Thanks for your mail Robert and I look forward to the hull arriving. Your Clinker Crabber is a typical south east coast beach boat like the ones in the picture from Hastings invariably had a foremast and mizzen mast. The foremast was for carry hauling gear and lights and the mizzen had a sail to assist the boat to lie into wind and tide when hauling pots. Notice the simple wheelhouses. They were lovely old boats with loads of character as your is. My profile picture is the boat I am building.
Hi Dave, That looks like a really nice piece of water! I have a massive appreciation for the work, skills & dedication involved in building & running accurate scale models. My fascination is with fast boats, K7 in particular & although the design is over 60 years old now, it's still a bit of a hooligan. It just didn't occur to me that someone with a boat like mine would be welcome amongst the scale community, at first scan through list of clubs there isn't anything on my doorstep, I'll have to increase my radius. My skill levels are limited but as they say every day is a school day & I'm picking up new knowledge & skills as I go along. The concern for me between IC & Brushless is on one hand add fuel & run for hours vs add batteries & run for minutes. 240+ amp esc's can cost the same as a half decent 30cc IC engine but to be honest for me the sound of electric motors is far more preferable to IC. I guess I need to take on as much advice as possible before I start splashing the cash. I'm certainly not pigheaded enough to ignore advice given, that's for sure. I've seen a video on YouTube of a guy building an aeroplane fuselage without a mold, by creating a blue foam plug & fibreglassing over it, once the fibreglass has been smoothed & filled it is split to remove the foam core, he ended up with a large lightweight fuselage that only needed minor bracing to make it strong enough to fly. This idea really appealed to me so I went out today and bought a load of blue foam, I'll have a go at building the sponsons first & see how I get on... Cheers Wayne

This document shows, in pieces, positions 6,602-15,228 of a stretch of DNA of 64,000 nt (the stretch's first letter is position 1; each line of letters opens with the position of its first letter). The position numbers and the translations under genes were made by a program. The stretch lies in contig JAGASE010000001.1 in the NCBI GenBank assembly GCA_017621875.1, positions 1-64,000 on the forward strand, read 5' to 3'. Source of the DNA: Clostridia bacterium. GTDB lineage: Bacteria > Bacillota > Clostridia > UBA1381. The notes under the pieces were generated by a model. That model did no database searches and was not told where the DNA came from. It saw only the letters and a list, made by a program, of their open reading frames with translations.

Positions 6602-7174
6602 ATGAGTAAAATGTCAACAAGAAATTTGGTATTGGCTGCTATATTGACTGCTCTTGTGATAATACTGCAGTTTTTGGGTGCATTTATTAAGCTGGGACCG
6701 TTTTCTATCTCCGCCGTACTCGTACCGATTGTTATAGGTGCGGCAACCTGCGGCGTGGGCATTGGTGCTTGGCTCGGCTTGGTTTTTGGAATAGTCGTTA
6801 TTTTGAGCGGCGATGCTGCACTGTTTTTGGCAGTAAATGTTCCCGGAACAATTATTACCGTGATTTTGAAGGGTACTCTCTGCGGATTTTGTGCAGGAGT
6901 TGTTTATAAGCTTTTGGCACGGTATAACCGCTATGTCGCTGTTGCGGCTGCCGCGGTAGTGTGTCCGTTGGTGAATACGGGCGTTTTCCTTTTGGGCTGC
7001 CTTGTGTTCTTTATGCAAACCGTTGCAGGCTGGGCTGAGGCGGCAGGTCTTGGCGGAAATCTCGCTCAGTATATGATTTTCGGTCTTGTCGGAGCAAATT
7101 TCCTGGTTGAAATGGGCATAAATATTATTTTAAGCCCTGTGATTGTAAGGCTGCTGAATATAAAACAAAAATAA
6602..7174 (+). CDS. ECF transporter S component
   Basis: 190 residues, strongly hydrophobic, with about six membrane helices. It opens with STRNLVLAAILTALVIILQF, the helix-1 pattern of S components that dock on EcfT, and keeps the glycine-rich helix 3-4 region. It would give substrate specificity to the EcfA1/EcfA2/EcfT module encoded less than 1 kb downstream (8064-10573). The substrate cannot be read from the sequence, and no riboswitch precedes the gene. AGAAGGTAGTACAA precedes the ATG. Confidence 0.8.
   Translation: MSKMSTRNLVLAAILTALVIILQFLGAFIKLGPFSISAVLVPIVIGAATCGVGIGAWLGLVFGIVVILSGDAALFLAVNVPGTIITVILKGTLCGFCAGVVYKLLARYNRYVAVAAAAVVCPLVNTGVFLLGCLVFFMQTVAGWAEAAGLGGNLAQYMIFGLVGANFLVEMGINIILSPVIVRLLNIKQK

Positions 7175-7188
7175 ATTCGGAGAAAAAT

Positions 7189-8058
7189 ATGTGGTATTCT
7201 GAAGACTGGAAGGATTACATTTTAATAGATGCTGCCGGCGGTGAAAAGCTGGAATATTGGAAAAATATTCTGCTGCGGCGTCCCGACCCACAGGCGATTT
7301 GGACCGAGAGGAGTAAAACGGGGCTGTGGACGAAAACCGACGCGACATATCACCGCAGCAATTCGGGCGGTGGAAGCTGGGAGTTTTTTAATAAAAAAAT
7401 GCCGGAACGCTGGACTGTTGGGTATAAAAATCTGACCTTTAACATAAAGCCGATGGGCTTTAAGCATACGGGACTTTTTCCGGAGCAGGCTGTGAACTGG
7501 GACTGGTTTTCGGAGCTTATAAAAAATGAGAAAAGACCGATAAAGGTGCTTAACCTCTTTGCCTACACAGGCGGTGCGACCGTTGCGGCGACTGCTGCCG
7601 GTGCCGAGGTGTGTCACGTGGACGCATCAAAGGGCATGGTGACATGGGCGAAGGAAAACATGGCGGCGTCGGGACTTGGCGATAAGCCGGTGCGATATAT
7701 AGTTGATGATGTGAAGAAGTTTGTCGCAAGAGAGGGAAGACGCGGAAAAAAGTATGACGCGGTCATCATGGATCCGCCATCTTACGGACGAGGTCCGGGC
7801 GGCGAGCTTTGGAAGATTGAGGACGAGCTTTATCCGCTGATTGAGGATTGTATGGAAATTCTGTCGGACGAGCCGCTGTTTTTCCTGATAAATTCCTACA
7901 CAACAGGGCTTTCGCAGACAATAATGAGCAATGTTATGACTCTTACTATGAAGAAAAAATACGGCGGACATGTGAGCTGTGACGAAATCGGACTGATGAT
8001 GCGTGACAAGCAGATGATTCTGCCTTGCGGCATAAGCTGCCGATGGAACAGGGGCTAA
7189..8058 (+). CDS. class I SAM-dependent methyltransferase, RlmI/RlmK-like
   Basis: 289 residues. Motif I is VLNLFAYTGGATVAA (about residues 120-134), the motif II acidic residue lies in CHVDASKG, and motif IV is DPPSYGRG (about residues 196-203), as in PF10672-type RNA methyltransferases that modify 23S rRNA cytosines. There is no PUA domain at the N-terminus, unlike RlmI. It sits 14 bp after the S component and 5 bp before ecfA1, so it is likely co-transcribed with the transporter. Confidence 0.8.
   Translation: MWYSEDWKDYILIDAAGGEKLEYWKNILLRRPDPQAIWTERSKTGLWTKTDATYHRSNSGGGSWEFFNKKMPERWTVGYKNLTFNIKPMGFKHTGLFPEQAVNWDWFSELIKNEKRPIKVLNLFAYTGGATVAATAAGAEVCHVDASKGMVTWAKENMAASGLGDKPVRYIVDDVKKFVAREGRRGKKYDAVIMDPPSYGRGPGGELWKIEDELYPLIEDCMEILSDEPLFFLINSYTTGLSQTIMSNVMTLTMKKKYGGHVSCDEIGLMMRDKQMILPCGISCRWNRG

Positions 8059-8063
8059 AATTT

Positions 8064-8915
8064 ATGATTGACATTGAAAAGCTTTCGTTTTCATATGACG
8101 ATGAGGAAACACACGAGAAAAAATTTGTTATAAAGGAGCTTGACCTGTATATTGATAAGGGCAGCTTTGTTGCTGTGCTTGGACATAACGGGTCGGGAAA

Hi Analyst, What are your plans I'm sure you'll find very helpful group of people here on the website. in the mean while, What kind of vessel are you planning on building. Is it a police boat, a navy boat a fireboat? Are you going to have it built from plans? You should order all your electronics from the internet! I order from Cornwall Model Boats in the UK. http://www.cornwallmodelboats.co.uk/index.html They have very good prices, I live in the US and I get my parts in a week and half. Good luck with your project, can't wait to see what you'll be building! 👍 Ed.
Thanks FIGTREE7NTS! Thank You for the kind words. Honestly I've been searching the net for quite some time because I want to build a boat and hearing those welcoming words from one of the member is really heart-warming. actually, I'm planning of building a USV type sea craft. soon i will venture on model boats as a hobby but for the meantime a USV is my priority since it will greatly help in my work. I'm in the field of Law Enforcement here in the country and stationed along the coastal areas. we have locals here who are skilled boat makers as their way of living so i think workmanship will be the least of my concern as long as i can provide appropriate design and dimension. one of my big task is to properly identify the components inside which on that part i have very little knowledge. all of the components will be purchased over the internet(1 month delivery time) so for me it is imperative to have a guide/list on the suitable components. if you can lend me some advice regarding what model to be used and links for a plan will be very much appreciated. though I'm working with LE agency, this project will be personally funded since the "bosses" are not yet ready to spend those $$$ for a ready made one 😤. despite of this, I'm willing to spend from my own pocket just to improve the capability of our agency. Hope you will not kick me out from this forum guys because my initial plan is not yet a model boat but soon I'll be making one also from the designs and finished project here in the site. pardon me for my long post. i just really need your help. thanks again for the welcome! 😁